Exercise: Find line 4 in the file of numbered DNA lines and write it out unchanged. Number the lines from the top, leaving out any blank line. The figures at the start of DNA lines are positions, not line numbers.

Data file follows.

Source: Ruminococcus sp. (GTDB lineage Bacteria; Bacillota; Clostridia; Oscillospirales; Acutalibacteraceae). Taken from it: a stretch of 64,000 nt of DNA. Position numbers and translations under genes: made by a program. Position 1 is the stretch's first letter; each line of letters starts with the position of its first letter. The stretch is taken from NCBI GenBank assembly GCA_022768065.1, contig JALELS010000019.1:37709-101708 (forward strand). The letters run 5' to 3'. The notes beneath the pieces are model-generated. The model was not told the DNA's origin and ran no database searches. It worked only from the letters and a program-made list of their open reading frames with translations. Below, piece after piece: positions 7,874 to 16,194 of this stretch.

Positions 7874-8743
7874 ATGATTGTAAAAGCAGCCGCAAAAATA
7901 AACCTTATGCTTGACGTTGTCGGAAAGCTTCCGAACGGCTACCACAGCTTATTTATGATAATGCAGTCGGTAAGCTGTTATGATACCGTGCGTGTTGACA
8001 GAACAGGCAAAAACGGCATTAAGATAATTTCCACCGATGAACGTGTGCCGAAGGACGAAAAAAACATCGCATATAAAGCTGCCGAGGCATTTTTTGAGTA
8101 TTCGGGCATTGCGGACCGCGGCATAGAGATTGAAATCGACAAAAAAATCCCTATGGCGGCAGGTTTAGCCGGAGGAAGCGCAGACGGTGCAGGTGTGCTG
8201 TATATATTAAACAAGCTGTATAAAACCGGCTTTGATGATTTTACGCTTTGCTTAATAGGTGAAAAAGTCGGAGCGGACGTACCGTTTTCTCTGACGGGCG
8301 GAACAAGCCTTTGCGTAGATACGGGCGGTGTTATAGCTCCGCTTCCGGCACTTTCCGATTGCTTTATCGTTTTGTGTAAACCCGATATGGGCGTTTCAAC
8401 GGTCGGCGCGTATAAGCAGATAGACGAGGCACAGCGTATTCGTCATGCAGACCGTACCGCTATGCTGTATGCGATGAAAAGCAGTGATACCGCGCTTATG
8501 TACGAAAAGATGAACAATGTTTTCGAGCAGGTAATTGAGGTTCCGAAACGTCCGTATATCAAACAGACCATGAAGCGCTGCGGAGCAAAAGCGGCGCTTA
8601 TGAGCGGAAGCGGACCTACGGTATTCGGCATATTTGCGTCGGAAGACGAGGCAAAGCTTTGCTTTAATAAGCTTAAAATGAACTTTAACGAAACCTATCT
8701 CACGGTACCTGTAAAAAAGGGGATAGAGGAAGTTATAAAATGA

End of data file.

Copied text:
7901 AACCTTATGCTTGACGTTGTCGGAAAGCTTCCGAACGGCTACCACAGCTTATTTATGATAATGCAGTCGGTAAGCTGTTATGATACCGTGCGTGTTGACA